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Lawn preparation

Morning folks,

We have a clay pan for a garden, having dug down as part of landscaping works this year. The area is to be laid to lawn but I won't put topsoil onto the soil otherwise we'll have all sorts of puddling and flooding. One option would be to lay 4 inches of limestone chippings and then 4 inches of topsoil.

Would this be OK? Or would the limestone chippings alter the alkalinity too much?

Any tips recommended for what to use as a 'base' greatly appreciated.



  • FairygirlFairygirl Posts: 52,081
    How far down have you dug out?
    The problem with laying a layer of gravel [of any kind] is that it can create a sump, which won't do the grass any favours. You'd need a much greater depth of soil than a few inches to avoid that - depending on how much rain you get of course. Adding plenty of organic matter to help improve the soil structure generally, is a better approach.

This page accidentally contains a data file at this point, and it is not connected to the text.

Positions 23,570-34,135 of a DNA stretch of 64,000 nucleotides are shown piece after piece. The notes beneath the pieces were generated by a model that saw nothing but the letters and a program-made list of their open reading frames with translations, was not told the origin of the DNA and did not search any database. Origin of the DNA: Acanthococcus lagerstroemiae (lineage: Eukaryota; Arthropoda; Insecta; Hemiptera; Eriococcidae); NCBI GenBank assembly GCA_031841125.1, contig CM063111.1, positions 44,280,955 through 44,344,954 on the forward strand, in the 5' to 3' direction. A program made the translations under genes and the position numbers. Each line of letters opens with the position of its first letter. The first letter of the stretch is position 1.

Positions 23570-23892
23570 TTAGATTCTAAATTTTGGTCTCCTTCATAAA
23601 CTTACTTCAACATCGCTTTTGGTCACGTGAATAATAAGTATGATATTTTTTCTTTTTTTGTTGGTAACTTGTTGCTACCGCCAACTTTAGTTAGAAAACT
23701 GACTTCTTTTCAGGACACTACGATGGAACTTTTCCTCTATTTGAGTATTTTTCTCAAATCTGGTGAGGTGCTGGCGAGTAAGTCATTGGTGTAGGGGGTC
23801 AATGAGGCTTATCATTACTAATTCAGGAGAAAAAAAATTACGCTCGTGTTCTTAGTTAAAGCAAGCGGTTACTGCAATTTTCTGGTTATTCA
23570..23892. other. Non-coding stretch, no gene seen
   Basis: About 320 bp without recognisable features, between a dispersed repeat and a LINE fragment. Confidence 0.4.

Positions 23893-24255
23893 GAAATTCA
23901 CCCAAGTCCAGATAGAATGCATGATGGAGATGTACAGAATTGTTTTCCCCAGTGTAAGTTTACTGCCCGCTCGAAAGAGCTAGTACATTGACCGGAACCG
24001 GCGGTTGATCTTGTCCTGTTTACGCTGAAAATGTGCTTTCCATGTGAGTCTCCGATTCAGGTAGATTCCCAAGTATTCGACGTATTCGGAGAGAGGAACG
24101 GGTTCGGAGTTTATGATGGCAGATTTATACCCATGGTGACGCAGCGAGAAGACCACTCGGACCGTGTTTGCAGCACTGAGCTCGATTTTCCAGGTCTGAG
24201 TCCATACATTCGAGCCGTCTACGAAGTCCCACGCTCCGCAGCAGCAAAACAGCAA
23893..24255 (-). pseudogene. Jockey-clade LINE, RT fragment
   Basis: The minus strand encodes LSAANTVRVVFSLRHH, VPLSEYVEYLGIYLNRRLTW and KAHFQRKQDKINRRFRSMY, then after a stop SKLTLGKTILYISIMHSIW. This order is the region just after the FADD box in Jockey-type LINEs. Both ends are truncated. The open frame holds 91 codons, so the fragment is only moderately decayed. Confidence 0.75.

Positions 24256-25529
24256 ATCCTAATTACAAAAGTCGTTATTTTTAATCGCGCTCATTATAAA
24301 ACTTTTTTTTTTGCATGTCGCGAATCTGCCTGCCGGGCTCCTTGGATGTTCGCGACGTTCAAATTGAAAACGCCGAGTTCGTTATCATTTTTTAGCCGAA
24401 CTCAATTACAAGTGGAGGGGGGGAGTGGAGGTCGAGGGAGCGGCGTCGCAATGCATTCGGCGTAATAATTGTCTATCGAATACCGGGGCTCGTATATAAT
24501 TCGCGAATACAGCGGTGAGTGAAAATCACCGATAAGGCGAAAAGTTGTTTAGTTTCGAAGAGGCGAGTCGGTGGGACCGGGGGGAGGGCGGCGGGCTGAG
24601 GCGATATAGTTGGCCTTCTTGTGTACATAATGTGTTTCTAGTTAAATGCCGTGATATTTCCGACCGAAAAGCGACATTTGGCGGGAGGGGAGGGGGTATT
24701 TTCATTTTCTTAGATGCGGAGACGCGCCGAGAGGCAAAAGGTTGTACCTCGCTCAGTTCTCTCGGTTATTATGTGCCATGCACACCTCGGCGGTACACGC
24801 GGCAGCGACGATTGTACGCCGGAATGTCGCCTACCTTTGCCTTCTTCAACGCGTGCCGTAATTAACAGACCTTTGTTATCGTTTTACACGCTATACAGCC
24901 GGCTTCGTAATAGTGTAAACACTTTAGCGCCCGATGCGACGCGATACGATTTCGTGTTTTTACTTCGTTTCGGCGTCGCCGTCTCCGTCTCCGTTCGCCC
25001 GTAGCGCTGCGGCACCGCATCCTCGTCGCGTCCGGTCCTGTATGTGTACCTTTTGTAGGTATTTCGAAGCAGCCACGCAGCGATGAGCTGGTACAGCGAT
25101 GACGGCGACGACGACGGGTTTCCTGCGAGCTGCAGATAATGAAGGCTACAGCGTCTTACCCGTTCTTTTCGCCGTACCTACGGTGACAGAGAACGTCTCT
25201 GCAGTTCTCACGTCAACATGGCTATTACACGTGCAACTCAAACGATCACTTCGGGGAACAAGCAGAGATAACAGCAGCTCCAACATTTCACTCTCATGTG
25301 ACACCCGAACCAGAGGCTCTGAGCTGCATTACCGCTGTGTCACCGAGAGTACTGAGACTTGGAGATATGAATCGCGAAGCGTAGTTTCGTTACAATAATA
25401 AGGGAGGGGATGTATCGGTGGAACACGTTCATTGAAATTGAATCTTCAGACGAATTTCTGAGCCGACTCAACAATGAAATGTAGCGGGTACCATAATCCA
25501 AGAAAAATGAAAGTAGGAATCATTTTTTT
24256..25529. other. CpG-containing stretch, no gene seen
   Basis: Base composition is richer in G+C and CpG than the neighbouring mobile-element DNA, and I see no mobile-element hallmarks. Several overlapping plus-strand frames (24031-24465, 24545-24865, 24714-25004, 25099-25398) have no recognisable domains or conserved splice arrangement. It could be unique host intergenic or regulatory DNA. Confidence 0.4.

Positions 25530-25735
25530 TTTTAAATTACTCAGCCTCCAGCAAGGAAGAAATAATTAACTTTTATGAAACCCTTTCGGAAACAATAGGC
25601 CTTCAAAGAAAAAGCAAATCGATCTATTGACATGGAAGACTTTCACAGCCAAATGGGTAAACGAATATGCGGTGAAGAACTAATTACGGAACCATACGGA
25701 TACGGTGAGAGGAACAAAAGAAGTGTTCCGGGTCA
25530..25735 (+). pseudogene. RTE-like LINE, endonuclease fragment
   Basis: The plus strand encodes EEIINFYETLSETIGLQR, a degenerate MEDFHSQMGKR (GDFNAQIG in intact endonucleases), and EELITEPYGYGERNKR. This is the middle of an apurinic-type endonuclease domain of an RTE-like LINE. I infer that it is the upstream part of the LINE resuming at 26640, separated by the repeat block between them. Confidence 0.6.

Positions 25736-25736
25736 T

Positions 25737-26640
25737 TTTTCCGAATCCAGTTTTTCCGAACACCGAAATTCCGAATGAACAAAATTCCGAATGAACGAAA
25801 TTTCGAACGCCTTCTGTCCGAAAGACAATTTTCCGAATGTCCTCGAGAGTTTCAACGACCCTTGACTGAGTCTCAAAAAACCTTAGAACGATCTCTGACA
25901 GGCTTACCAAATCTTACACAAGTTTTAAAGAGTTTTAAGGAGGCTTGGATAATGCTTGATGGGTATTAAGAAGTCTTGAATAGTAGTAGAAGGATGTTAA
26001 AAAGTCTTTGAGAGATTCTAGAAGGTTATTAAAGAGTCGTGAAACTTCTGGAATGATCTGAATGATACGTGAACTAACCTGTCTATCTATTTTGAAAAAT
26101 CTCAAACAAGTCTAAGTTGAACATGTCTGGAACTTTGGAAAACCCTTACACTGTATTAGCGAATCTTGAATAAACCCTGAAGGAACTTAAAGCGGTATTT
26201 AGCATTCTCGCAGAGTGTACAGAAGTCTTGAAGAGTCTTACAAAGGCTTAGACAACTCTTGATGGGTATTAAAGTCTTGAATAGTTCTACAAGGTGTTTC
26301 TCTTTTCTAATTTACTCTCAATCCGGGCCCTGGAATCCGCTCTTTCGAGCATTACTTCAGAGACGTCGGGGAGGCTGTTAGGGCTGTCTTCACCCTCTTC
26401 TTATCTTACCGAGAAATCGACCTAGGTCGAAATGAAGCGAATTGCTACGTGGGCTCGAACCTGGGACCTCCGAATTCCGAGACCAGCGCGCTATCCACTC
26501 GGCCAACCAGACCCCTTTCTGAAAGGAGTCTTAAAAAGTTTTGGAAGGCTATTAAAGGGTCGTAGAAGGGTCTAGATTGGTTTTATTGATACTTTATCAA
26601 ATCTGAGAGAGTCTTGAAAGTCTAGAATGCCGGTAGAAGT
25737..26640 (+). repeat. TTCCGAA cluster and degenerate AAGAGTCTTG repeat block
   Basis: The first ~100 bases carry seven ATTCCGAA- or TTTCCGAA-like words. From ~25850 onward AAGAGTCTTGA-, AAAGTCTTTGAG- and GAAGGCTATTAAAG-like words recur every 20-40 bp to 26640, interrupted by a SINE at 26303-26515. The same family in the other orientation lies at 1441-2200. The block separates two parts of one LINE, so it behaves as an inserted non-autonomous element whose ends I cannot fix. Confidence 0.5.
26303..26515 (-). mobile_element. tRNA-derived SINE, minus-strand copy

I doubt if the gravel would make any appreciable difference to the pH. People often ask this question about adding things to their border soil [for hydrangeas for example] but in reality, it doesn't have an effect.  Grass generally prefers acidic to neutral conditions, but it also depends on the type of grass. Unless there's excessive alkalinity, most grass would be fine if it has the things it needs to do well - decent drainage, reasonable soil, some sun and moisture, and light    :)
    It's a place where beautiful isn't enough of a word....

    I live in west central Scotland - not where that photo is...
  • Thanks @Fairygirl.

    We've gone down almost a foot and the plan was to build back better (oh gawd) with four or five inches of substrate and the same again of topsoil (definitely, as you say, with plenty of organic matter added in).
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